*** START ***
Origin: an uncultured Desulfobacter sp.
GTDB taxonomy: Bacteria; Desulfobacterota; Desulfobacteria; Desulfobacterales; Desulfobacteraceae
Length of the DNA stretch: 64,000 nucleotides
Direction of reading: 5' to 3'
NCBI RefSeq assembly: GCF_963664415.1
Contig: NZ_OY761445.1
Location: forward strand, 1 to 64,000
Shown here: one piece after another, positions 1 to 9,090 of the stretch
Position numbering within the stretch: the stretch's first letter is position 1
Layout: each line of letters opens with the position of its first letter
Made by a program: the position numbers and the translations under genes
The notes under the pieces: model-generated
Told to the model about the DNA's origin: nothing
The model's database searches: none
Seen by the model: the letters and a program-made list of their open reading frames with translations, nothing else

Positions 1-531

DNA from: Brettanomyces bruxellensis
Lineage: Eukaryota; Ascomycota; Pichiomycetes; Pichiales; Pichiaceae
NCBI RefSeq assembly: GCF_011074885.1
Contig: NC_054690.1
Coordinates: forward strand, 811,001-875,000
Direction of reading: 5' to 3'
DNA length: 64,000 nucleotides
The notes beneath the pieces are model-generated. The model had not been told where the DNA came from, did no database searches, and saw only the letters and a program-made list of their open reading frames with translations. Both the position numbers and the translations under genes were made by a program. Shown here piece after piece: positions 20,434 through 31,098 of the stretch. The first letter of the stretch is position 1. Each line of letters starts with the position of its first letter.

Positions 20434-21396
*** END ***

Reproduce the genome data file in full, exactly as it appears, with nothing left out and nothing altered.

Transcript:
Origin: an uncultured Desulfobacter sp.
GTDB taxonomy: Bacteria; Desulfobacterota; Desulfobacteria; Desulfobacterales; Desulfobacteraceae
Length of the DNA stretch: 64,000 nucleotides
Direction of reading: 5' to 3'
NCBI RefSeq assembly: GCF_963664415.1
Contig: NZ_OY761445.1
Location: forward strand, 1 to 64,000
Shown here: one piece after another, positions 1 to 9,090 of the stretch
Position numbering within the stretch: the stretch's first letter is position 1
Layout: each line of letters opens with the position of its first letter
Made by a program: the position numbers and the translations under genes
The notes under the pieces: model-generated
Told to the model about the DNA's origin: nothing
The model's database searches: none
Seen by the model: the letters and a program-made list of their open reading frames with translations, nothing else

Positions 1-531

DNA from: Brettanomyces bruxellensis
Lineage: Eukaryota; Ascomycota; Pichiomycetes; Pichiales; Pichiaceae
NCBI RefSeq assembly: GCF_011074885.1
Contig: NC_054690.1
Coordinates: forward strand, 811,001-875,000
Direction of reading: 5' to 3'
DNA length: 64,000 nucleotides
The notes beneath the pieces are model-generated. The model had not been told where the DNA came from, did no database searches, and saw only the letters and a program-made list of their open reading frames with translations. Both the position numbers and the translations under genes were made by a program. Shown here piece after piece: positions 20,434 through 31,098 of the stretch. The first letter of the stretch is position 1. Each line of letters starts with the position of its first letter.

Positions 20434-21396